Post COVID-19 End of Year Financial Planning


Welcome to another week of financial learning.

Today’s discussion will be a recap of my End of Year financial planning published last year.

We are now in the twelfth month of the year 2020! Hurray!!

The year 2020 has been a very challenging time for everyone due to the health pandemic the world has been battling. It brings a breath of joy that vaccines seem to be on their way now.

Savings have been depleted as a result of the lockdown. Investments have been liquidated and used due to the effect of COVID-19. Meanwhile, some people have had their assets grown as a result of the pandemic.

Over the past few months, businesses have found innovative ways to adapt and reinvent.

We all have stories to tell about how the year went; however, gains or losses made can be worsened if we fail to plan for the year’s last festivity month.

December is an exciting month for various reasons. The first reason is that most workers are paid somehow earlier than the standard time we receive salaries.

Some workers are paid as early as December 15.

December is crucial because most workers enjoy some extended holidays, sometimes from December 24 to January 3.

It therefore offers opportunities for rest. December also comes with a reduction in price for some goods and services. The annual term for this is Bonanza and Discount Promotions.

The last but not least reason why we all love December is all the social programmes it comes with. These programmes start from December 21 through January 2.

Many groups and families specifically organise programmes for the Christmas holidays. Most companies give their staff extended holidays – except sometimes bankers, who have to ‘arrange’ their faces nicely at the office while thinking of what their friends might be doing at home.

In all, December is a fun-filled and resting month with three main holiday periods – starting with Farmers’ Day, Christmas, Boxing Day, and New Year Eve.

Many shops and FMCGs organise what they call Xmas Bonanzas to attract human traffic and sales. During these Bonanzas, many items’ prices are reduced by 10% to as much as 70%.

As I said earlier, the rationale for this exercise is to pull human traffic to the shops and cut down on old stock for new ones in the ensuing year. A typical example of such Bonanzas will be happening at the various shopping malls soon.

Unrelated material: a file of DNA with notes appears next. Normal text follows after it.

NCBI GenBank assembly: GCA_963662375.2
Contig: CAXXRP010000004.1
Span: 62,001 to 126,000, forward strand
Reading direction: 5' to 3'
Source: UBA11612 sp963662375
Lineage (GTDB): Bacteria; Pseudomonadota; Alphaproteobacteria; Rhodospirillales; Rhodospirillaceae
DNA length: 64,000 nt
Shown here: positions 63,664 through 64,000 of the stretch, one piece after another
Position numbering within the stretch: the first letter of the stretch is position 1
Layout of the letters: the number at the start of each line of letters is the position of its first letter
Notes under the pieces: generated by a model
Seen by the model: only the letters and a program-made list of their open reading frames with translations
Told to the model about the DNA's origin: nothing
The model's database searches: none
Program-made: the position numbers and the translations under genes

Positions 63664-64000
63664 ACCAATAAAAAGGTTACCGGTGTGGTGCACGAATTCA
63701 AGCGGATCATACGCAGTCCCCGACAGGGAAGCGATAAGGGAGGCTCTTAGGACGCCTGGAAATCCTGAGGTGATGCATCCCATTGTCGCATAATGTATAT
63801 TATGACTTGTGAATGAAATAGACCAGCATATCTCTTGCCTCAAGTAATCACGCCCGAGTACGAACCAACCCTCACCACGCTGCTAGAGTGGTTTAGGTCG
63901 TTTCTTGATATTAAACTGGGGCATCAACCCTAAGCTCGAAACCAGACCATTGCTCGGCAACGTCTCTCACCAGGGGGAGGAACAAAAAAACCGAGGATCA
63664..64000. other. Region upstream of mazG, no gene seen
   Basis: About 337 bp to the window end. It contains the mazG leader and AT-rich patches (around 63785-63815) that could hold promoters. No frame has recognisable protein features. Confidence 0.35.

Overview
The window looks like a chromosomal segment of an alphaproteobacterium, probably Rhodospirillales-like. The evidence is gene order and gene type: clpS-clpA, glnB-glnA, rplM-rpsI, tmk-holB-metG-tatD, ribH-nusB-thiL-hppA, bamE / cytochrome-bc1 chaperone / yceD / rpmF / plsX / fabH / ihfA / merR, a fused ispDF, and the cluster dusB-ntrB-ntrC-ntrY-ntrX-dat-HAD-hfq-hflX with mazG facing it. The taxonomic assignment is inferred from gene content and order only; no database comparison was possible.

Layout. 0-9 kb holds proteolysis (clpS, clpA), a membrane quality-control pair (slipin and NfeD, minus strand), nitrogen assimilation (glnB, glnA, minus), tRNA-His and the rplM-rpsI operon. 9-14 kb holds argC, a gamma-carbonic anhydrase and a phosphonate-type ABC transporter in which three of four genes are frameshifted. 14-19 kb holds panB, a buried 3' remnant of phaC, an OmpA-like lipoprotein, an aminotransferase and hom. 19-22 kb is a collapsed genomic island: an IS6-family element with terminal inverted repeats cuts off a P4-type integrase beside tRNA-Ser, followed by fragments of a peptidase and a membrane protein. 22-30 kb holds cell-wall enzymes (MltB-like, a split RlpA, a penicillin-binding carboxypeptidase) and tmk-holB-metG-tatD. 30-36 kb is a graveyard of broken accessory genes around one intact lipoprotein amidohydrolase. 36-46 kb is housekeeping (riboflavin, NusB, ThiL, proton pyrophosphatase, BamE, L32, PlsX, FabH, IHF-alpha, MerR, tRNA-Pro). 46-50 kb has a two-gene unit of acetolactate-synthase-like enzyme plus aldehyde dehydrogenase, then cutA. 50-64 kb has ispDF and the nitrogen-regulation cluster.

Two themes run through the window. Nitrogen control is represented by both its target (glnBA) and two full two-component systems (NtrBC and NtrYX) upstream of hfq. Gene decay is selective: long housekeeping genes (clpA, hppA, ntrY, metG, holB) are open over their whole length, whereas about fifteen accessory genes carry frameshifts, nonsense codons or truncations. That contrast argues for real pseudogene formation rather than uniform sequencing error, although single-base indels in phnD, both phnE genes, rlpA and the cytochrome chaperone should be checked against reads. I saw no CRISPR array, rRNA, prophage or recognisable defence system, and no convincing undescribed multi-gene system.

In the coming days, the world will celebrate what is termed ‘Black Friday’. It is a fabulous day across the major shopping centres of the world. Many companies have extended Black Friday from the first week in November to the first week of January.

Black Friday is when almost all significant shops reduce their product prices by 20% to 50%.

During my participation two years ago, I observed a few things which I would like to share.

People ‘overbuying’ things they don’t ordinarily need

Many people rush to major supermarkets and malls to overbuy items that do not fall under their needs. In some cases, the price reduction alone entices some people to purchase items and later find no use for them at home.

People ‘wasting’ money purchasing items they would never have bought at the original price

“The Greedy Retailers were sweeping all the reduced fast-moving items for Super Normal Profits.”

However, I will keep reminding you of a coming ‘Hard’ January around the corner, which is ready to bite you hard.

Do not discipline yourself to save from January to November and splash all in December with the mind-set of Bonanzas and reduced to clear. January 2019 is just around the corner. Parents with kids in school will appreciate this very well, much more than the singles.

Most companies pay salaries very early in December, with some even adding bonuses.

Funnily enough, in most cases we waste all those monies on so-called fun-filled programmes and unplanned purchases – and then come back to reality in the middle of January. Some even resort to selling their belongings to make ends meet.

If care is not taken, we will have medical conditions when realities hit us in January. Financial challenges cause depression, anxiety, weight-loss, strained relationships, and insomnia. If you cannot manage the consequences mentioned above, it can lead you to substance abuse and, finally, heart diseases.

Be wise this December! Buy only what you need, not what you want! Practice the 50/30/20 rule this December. 50% for the needs, 30% for your wants, and 20% in an investment product.

Have fun but be measured!

Travel to release stress with the family – but only do that after considering the financial toll on you in January 2021.

Do not be a burden on your friends in January 2021 because you thought December would never end! Start preparing for 2021 with your financial plan.

Build a budget for this month by considering how much income you need to survive in January with the returning fees.

School fees will be paid in January. Payment of water bills and 100% Electricity bills are expected to be restored in January.

I wish everyone a wonderful and memorable week!

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